I wrote a post about preparing for birth and why we left Nicaragua and how we ended up in Costa Rica to have this baby.
And then one night in a pregnant brain stupor, I accidentally deleted my entire website. Yeah, oops.
Luckily I was able to get the backup restored, but that post was not included.
Suffice it to say that we came to Costa Rica because we couldn't find a midwife for a home birth in Nicaragua… and because we couldn't stay in Nica any longer due to a 60 day limit on the vehicle permit.
As it often does, events worked out serendipitously so that we were able to housesit for a friend and we made the move from Nica to Costa Rica in between Christmas and New Year's. I also connected with a midwife who was willing to come all the way out to where we would be living (about two hours from San Jose.)
Returning was a little surreal. It was in 2008, with four children, that Greg and I had made a decision to have another baby, and to have it in Costa Rica (we were living in Escazú at the time).
As it turned out, we soon had to return to the States for work, and ultimately our path led us to the Dominican Republic, then Georgia, India and Alaska where we finally had that baby number five.
From there we began Alaska to Argentina, spending over a year in Guatemala, where we made the decision to add number six. Little did we know that she would become a Tica (Costa Rican), completing the circle and fulfilling the 'prophesy' we made all those years ago.
Settling in to our new place in Puriscal, we received a visit from my cousin and her baby, and then the exciting news that grandma and grandpa would be coming!
It had been nearly three years since the kids had last seen them in Homer, Alaska when we said goodbye and drove south.
The initial fear was that the baby would be born before grandma arrived. But once that danger was passed, we spent the days wondering if today was the day, and hoping she would be born with plenty of time for grandma to enjoy her before they had to leave.
But as we knew it must, finally the day arrived. It started Saturday night with some promising contractions. But on the phone my midwife wisely counseled me to go to bed and rest. Sunday the 9th of February, contractions woke me up at 4:00 a.m., and I dozed between them on the couch in our room, until around 6:00 a.m. when we finally sent a text to the midwife and told her to come over, as it was about a two hour drive.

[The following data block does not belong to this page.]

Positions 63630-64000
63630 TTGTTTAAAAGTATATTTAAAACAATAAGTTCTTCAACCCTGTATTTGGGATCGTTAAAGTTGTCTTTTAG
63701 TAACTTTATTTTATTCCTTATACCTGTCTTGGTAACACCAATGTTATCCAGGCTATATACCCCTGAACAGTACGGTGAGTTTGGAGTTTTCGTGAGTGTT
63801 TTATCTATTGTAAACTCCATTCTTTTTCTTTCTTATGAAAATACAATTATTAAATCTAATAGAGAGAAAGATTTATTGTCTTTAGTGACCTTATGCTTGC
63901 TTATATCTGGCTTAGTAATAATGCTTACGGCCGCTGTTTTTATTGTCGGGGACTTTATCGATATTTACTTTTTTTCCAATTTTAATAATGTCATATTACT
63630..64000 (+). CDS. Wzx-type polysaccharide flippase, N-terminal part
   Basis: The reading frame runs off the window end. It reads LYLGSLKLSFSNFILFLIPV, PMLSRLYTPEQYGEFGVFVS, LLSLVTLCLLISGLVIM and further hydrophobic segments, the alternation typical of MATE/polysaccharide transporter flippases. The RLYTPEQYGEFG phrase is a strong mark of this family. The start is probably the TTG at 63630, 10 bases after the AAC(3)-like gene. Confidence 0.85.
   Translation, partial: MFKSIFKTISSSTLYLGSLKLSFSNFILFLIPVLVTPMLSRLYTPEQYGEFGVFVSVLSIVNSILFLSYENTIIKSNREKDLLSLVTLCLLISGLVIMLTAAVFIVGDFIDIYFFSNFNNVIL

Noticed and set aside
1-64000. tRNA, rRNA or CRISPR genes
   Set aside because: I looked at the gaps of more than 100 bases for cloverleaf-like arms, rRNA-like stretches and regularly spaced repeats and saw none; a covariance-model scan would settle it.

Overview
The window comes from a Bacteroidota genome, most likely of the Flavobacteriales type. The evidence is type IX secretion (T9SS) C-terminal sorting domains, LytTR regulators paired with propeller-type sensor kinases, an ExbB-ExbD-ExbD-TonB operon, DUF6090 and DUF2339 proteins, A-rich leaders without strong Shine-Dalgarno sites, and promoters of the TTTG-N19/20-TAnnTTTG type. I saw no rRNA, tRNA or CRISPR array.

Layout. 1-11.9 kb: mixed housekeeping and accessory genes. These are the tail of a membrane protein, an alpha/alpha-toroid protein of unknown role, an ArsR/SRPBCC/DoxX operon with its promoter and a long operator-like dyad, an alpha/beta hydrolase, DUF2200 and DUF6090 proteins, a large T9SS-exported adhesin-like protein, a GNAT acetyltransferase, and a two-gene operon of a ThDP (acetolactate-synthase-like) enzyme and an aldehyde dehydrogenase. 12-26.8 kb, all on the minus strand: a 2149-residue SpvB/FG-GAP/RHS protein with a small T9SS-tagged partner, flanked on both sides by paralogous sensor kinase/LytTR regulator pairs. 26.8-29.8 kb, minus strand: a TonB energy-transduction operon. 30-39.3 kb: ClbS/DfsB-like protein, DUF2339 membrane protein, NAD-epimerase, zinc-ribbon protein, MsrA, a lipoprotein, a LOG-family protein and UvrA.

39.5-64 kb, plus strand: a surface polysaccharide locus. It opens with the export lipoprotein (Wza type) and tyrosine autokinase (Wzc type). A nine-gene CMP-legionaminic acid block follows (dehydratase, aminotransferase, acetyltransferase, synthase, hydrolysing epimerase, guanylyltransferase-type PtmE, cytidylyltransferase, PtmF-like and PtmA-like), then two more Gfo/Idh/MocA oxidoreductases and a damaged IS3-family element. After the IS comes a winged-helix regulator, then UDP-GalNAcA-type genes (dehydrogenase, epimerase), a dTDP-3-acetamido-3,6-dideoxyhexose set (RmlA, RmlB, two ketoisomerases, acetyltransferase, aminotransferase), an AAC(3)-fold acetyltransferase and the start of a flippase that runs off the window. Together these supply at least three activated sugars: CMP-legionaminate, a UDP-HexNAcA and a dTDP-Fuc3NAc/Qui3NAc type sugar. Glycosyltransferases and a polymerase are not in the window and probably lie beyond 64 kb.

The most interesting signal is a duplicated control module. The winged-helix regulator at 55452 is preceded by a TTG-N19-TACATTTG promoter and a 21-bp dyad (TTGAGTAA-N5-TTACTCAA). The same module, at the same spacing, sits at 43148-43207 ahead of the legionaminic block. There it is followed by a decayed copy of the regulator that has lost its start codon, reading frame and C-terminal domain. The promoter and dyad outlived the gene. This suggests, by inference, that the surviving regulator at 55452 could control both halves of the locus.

Of course I was nervous that she would 'come all that way' and nothing would happen. But then I reminded myself that my intention for this birth was to be present, mindful and to trust. It wasn't my job to control the outcome, just to submit to the natural process.
But by the time she arrived, the house was awake and I was distracted. I'd always labored at night, when it was quiet and I could focus. Now my contractions were slowing with all this noise and conversation and expectation that the baby would be born today. What if she wasn't?
Gratefully my husband noticed what was happening and finally kicked everyone out -- the kids were 'ordered' to enjoy a movie fest with grandma and grandpa. I laid down for a little nap and a little internal examination to make sure I was letting go of any mental blocks.
I've already mentioned the fears I had regarding labor. I was so terrified after having Atlas (#5) that I DID NOT want to have another baby. I didn't want to go through this experience again, and once we decided there was another child for us, I originally considered a hospital birth with drugs. I eventually realized that my fear of hospital births and all they entailed was greater than my fear of birth. So here I was.
After a power nap I woke up with powerful contractions. Trying to be in tune with my body and the best position for helping this baby came out, I felt most comfortable sitting in the bathroom on the bidet. 🙂
Time passed, and progress gently continued. Contractions were strong, but not painful. As intensity increased, I decided to try getting in the water -- we'd purchased a blow up swimming pool and set it up in the shower. Ironically, the hot water wasn't working well that day, and my mom lovingly carried pots of water from the kitchen into the bathroom so I could have a warm tub (the same thing happened with my first birth, and our neighbors brought over gallons of hot water from their house so we could fill up the swimming pool in our front room. 😉 )
As great as the warm water felt, it slowed my contractions, and I couldn't seem to get in the 'right' position. Eventually getting out, I had the midwife check the position of the baby to see if she was facing the right way, as I'd been having some back pain.